The relationship between Marco and Anna keeps shifting and is never explained. Odd too are her reactions to Vittorio who, unambiguously on the make, tries all sorts of erotic arousal tricks on Anna, notably a slide-show of women in the buff and at the toilet. This may sound obscene yet the fleeting pictures are of high photographic caliber and, though more frank, not as lewd as so much of today's suggestive advertising.

Episode Two is more fantasy than fact and in addition to Fellini-like touches has elements of Cocteau-ish magic and many sensuous ingredients as a near-passive Anna plays little games with Vittorio. In the surrealistic manner of Luis Bunuel (especially in "The Discreet Charm of the Bourgeoisie"), the spacy, vague Marco continually frustrates Vittorio's attempts at seduction.

When Vittorio tells Anna that her eyes are beautiful, "I know, everyone tells me that" she replies. "But they are the most beautiful I have ever seen." "I know, everyone tells me that too." This is a nice in-joke. a cliché about Muti's legendary eyes, as famous abroad as Elizabeth Taylor's, but mostly unseen in the USA, except in the 1980 "Flash Gordon."

More kinkiness comes with Episode Three, "Snow on Fire," whose Italian title is the more precise "Snow on the Fire." In her solid film debut, Federico Fellini's 60-year old sister Maria Maddalena Fellini plays a peasant widow who confesses to her friendly (and a mite ambiguous) priest a bizarre case of voyeurism, her spying on her newlywed son and his bride as they make noisy love. The mother-in-law and the wife are aware of each other during the peeping, yet never refer to it. This potentially scabrous subject is endowed with much warmth and a sense of guilt, in both women. After the mother dies, the young woman misses her (as a person, not as an accomplice). Her guilt feelings finally go away when snow comes through the roof, blankets and "purifies" the late lady's room.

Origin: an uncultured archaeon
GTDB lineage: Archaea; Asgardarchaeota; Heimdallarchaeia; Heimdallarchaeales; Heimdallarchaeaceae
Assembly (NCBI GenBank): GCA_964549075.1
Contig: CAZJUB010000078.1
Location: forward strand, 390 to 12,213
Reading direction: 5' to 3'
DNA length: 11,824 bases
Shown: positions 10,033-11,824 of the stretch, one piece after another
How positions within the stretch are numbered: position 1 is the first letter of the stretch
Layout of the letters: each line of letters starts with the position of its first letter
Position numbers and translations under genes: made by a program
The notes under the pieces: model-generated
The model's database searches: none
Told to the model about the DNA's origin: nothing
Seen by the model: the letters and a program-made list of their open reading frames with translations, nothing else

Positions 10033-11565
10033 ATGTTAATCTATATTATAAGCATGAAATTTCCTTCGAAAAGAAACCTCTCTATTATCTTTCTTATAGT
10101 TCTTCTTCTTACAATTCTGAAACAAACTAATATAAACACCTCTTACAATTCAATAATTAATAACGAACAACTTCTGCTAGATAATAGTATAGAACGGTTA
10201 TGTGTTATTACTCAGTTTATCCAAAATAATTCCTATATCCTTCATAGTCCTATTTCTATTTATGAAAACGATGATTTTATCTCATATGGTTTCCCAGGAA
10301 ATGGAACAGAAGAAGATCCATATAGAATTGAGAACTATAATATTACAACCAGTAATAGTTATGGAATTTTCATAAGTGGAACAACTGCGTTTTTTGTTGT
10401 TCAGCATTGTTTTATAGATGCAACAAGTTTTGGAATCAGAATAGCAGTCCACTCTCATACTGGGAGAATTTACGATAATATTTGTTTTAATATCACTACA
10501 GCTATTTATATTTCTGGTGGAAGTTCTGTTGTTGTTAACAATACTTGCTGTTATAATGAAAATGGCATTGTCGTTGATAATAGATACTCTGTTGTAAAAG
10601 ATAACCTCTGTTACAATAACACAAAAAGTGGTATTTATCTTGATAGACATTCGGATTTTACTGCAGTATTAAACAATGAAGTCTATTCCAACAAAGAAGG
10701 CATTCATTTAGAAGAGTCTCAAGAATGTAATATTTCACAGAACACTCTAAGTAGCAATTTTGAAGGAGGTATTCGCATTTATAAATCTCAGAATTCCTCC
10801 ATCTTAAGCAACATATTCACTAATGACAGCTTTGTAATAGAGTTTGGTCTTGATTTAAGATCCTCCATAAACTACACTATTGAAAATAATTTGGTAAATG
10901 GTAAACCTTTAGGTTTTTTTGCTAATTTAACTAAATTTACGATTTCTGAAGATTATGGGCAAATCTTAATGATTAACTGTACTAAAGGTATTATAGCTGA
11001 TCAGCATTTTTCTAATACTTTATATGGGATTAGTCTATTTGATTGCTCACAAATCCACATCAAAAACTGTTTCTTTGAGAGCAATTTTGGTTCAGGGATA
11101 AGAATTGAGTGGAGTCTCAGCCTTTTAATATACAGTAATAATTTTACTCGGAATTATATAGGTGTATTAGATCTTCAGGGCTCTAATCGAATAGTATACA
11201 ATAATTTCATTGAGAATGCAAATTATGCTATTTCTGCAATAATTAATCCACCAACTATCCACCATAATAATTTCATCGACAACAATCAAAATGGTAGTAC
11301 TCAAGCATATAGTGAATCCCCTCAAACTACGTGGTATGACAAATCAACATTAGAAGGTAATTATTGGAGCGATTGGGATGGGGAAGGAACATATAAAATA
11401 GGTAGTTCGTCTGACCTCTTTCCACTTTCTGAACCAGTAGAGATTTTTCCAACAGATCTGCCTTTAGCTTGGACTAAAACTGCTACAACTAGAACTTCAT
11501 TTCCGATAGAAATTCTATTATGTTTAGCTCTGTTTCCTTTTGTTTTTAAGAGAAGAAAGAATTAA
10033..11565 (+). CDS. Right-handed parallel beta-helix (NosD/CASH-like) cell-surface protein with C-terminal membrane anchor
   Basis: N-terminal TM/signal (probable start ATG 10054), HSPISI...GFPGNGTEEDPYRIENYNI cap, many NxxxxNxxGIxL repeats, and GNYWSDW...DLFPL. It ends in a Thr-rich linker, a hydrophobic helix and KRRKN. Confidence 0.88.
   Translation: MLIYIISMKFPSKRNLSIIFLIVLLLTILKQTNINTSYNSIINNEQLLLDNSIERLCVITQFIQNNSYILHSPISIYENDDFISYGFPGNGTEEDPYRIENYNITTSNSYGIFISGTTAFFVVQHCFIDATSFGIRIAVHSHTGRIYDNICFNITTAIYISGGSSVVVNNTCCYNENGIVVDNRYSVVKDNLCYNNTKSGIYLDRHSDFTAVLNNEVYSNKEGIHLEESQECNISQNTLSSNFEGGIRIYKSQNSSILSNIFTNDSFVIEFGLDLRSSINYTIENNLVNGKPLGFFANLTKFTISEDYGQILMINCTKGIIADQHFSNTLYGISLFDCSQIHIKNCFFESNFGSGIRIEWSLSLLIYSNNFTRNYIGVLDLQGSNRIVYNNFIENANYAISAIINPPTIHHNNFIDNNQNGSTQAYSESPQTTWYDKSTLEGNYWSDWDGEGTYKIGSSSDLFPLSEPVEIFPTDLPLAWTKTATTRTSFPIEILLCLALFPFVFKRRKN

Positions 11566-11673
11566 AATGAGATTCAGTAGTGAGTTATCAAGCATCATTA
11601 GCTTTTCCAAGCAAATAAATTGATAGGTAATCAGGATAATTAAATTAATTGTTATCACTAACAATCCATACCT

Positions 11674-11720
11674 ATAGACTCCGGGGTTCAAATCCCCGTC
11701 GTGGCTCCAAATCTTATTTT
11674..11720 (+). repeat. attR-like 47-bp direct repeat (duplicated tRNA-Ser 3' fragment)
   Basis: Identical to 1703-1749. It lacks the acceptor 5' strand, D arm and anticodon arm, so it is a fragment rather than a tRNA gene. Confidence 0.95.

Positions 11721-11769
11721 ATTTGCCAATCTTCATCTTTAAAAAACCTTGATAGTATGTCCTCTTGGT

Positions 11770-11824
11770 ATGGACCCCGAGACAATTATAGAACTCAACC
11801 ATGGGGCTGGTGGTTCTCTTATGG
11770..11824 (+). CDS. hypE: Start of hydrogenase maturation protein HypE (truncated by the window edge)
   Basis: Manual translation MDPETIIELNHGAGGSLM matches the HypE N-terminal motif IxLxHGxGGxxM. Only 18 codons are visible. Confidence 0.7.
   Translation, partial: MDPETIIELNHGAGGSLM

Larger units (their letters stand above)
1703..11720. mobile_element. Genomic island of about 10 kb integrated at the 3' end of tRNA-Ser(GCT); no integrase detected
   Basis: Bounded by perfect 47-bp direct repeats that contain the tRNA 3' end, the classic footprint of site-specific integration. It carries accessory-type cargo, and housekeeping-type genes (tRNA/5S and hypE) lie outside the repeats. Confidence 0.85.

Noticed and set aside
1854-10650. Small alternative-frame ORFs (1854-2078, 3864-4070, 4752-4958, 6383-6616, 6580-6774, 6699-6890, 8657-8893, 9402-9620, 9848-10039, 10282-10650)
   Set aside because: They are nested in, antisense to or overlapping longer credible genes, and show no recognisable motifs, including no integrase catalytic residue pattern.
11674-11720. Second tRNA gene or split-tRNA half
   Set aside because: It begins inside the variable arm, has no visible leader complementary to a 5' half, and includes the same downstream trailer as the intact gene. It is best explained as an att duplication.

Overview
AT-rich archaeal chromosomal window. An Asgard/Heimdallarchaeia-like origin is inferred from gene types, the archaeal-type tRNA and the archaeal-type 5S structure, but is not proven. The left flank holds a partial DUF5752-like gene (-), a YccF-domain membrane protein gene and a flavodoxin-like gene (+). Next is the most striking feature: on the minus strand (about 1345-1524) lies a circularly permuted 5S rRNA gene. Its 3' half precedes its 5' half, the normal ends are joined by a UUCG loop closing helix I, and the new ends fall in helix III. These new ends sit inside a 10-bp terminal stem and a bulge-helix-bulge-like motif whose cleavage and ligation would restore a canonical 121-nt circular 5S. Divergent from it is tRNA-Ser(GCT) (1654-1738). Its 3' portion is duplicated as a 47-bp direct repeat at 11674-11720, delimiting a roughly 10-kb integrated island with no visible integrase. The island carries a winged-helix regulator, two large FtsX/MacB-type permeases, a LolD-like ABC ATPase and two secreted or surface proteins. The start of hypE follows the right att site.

With its Felliniesque aspects, now devious now obvious, the movie comes partly as a tribute to that master. Ennio Morricone's score reinforces this by imitating the music of Nino Rota (Fellini's main composer), mixed in with generic Italian film music and, at the end, with a return to Morricone's own, distinctive style in films like Bernardo Bertolucci's "1900."

The movie was released in Italy in October 1991 with a fourth episode that was cut out of the belated US release print. It featured a young man going around the beaches of Rimini and obsessively looking at the flesh of bathers. Then, in another Felliniesque twist, comes an apparition of three wooden churches.

Why this segment was deleted I cannot tell. Except for a scene now and then, the other three parts do not affect you much emotionally or intellectually, but they are original and unusual in subject-matter and in their mix of strong visual appeal and Freudian bizareness.

The film came to this country slowly and left rapidly. It is not on video,but when and if it shows up in that format or on cable, it is a minor must-see.